Guest post from Sally of Getting Pregnant Faster:
Trying to get pregnant can be not only stressful, but also expensive if you’re truly focusing on maximum health for yourself and your future pregnancy. I know that when I was trying to get pregnant I focused more on high quality foods than I did when not seeking to be as fertile as possible.
I’m going to share with you some things that I did to help improve my fertility (and overall health) while staying on a tight budget. Let’s save money and focus on boosting your fertility as much as possible, shall we?
Getting enough protein when trying to conceive is important, but how do you do it on a budget? Usually, protein means meat, right? Well, meat is important, but there are plenty of other high-quality protein sources as well that can help your wallet as well as your fertility.
Beans, cottage cheese, milk, eggs, and fish are all great sources of protein. Beans can especially help you save money, particularly if you buy dry beans in bulk. You can make it a complete protein meal by adding corn bread.
Eggs are a complete protein in themselves, but they can be pricey if you choose eggs from pastured hens. Eggs can be stretched further if you make omelets or scrambles that include lots of veggies and/or rice.
Additional ways to save on protein is to eat smaller portions and limit your meat consumption to only once or twice per week, eating cheaper proteins like beans the rest of the time.
Salmon is not only a great protein source, but it’s also loaded with fertility-boosting omega-3 fatty acids. To include salmon in your diet, you can purchase canned, which tends to be cheaper than fresh. For less than $3 a can, you can provide a protein-rich meal for 4 people by making salmon patties or blending in with a rice dish or stir fry. Canned salmon is also good added to scrambled eggs, which will stretch both foods further.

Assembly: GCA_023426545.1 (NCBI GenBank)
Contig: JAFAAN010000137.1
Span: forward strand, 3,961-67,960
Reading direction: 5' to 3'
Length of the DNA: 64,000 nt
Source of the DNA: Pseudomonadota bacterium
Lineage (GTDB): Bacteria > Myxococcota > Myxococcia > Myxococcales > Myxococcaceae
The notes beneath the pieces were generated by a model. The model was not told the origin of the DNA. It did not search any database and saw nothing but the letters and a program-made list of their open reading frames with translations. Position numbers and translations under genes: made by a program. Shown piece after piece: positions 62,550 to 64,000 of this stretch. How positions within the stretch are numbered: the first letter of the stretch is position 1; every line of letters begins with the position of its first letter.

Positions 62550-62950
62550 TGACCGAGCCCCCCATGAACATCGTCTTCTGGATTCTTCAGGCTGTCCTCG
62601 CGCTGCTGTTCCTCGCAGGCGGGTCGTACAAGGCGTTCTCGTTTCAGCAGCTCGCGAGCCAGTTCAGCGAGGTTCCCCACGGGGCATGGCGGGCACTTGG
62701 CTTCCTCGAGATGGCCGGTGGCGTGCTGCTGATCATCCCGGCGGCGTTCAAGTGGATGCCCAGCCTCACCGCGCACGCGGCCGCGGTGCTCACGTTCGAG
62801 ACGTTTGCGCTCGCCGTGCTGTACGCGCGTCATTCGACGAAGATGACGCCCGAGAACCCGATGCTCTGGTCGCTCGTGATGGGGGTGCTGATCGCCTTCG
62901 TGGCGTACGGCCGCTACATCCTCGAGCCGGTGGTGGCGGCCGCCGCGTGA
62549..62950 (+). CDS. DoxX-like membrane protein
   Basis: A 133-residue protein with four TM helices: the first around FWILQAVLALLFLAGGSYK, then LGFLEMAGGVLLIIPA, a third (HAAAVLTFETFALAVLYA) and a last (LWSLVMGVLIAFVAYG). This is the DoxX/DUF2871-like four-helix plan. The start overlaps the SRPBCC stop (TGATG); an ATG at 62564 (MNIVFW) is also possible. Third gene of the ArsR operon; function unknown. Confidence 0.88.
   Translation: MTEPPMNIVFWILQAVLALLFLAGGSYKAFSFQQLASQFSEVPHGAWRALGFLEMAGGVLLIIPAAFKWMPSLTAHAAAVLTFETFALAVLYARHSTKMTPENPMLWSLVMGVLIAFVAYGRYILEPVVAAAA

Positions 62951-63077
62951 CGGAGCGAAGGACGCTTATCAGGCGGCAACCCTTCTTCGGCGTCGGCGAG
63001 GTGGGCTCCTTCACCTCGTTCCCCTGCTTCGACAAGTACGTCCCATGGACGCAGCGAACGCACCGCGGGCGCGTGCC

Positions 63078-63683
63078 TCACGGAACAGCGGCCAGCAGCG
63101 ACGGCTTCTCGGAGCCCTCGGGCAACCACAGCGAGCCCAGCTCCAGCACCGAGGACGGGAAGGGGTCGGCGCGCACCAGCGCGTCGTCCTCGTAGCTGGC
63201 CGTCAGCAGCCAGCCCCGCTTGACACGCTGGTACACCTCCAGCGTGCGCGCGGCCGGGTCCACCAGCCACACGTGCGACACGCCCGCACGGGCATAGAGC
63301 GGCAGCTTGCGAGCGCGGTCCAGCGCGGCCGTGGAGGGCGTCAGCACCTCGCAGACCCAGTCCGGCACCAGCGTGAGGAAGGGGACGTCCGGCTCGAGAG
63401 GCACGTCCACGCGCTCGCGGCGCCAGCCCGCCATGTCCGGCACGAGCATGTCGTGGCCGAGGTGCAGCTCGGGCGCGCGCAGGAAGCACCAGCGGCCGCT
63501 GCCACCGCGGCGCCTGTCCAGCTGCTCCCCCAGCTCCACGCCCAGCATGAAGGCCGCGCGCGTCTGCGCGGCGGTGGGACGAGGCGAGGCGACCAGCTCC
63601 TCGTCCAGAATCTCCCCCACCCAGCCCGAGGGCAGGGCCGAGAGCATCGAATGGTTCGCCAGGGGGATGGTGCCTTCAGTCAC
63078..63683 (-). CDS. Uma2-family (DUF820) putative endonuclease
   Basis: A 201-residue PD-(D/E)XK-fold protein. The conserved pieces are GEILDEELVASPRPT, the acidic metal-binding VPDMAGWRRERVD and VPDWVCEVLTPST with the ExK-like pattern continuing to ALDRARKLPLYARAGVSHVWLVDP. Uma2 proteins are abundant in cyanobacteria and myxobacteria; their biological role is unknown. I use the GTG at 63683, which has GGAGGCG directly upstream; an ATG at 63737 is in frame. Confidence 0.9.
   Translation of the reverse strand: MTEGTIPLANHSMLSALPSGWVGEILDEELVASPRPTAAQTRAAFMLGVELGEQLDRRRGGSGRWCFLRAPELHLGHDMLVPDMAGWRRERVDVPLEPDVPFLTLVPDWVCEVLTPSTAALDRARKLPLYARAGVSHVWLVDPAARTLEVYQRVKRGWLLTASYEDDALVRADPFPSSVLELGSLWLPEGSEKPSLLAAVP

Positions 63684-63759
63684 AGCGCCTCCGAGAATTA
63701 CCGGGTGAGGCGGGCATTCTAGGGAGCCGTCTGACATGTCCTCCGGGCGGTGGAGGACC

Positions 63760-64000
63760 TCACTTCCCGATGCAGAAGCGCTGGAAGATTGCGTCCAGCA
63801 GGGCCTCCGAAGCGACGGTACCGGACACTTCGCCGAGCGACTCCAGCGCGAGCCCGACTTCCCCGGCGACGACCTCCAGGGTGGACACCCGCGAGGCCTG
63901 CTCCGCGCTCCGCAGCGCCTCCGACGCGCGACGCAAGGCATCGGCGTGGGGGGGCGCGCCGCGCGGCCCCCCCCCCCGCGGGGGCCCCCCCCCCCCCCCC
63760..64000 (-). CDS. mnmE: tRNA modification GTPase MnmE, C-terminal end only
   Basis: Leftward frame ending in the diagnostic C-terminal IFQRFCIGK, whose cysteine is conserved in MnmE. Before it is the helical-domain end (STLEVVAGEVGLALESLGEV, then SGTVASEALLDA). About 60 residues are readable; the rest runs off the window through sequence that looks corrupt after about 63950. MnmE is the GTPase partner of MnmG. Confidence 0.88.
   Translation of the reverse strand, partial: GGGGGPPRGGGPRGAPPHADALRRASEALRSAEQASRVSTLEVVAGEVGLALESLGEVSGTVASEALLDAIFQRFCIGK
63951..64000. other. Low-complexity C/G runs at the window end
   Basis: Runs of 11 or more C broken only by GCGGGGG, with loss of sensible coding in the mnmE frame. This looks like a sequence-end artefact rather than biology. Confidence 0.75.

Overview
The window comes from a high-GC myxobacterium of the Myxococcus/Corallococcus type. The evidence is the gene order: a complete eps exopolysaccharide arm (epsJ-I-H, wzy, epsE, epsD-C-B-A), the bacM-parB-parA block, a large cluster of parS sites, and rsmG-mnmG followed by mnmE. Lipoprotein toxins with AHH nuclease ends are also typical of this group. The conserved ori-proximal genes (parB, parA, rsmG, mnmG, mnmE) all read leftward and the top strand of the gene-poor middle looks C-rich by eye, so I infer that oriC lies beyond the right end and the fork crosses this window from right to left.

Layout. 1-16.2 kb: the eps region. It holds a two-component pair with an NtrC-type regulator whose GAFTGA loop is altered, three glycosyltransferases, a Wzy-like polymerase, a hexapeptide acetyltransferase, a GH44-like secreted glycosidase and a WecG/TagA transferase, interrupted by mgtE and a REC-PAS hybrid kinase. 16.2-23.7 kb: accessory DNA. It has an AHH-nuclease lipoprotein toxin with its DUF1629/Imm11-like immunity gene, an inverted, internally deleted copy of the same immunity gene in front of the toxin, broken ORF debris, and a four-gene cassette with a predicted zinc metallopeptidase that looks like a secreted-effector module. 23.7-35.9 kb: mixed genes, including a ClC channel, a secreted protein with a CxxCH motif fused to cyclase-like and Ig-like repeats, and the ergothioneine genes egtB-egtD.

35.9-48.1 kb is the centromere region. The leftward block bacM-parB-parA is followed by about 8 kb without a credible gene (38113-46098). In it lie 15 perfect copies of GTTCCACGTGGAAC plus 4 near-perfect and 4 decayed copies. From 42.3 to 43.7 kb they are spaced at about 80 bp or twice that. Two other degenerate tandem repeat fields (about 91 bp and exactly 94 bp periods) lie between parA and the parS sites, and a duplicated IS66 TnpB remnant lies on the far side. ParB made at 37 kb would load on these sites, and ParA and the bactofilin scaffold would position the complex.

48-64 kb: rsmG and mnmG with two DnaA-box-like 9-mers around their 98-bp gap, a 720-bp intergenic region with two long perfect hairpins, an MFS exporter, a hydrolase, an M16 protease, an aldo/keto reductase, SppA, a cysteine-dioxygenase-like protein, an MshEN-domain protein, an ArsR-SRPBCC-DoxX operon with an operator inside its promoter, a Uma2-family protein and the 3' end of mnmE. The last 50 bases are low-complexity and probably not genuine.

Liver is a fairly inexpensive meat and is very nourishing for fertility. Many people don’t like it, but you can incorporate it into your diet by cooking it and crumbling it into soups and mixing in into other ground meats such as beef to mask the flavor.
Green leafy vegetables are especially good for fertility, so eat plenty of them, but also try to eat the rainbow.
You can soak your non-organic fruits and veggies in vinegar water for 15-20 minutes in order to get rid of most of the surface pesticide residue, making them healthier to eat.
Avocados are another excellent fertility food that you can incorporate into a lot of dishes, including smoothies, sauces, and salads.
Buy in Bulk, Pick Wild, or Grown Your Own
Consider “gleaning” as a possibility to save money. There are many fruit trees in my area that go unpicked. If you pass by and notice fruit falling on the ground, chances are that the owners either don’t have time, interest, or ability to pick the fruit. Stop and ask if you can pick some and offer to pick for them as well in return. You may be surprised how much food you can acquire this way.
Red raspberry leaf and stinging nettles are two excellent herbs to increase fertility in women. In order to save money, you can either buy in bulk or grow your own. The best time to pick raspberry leaves is after the canes have finished producing fruit (note that the berries are also excellent for female fertility).
You need to take special care with nettles if picking your own, as the thorns are savage! Thick work gloves are sufficient, however, and they lose their sting once cooked or dried. I have enjoyed both herbs as infusions (which is an extra-strong tea).
If you’re struggling to get pregnant (or just desire to eat healthier), eating more fertility foods is possible even on a budget. Focus on eating the most nutrient-dense foods possible and seek to de-stress on a daily basis.
Sally is an author and fertility coach who delights in helping women improve their fertility and get pregnant more quickly. She also seeks to save money for her family while providing fresh, wholesome meals and natural remedies when needed. Connect with her at Getting Pregnant Faster where you can read her advanced-age infertility story.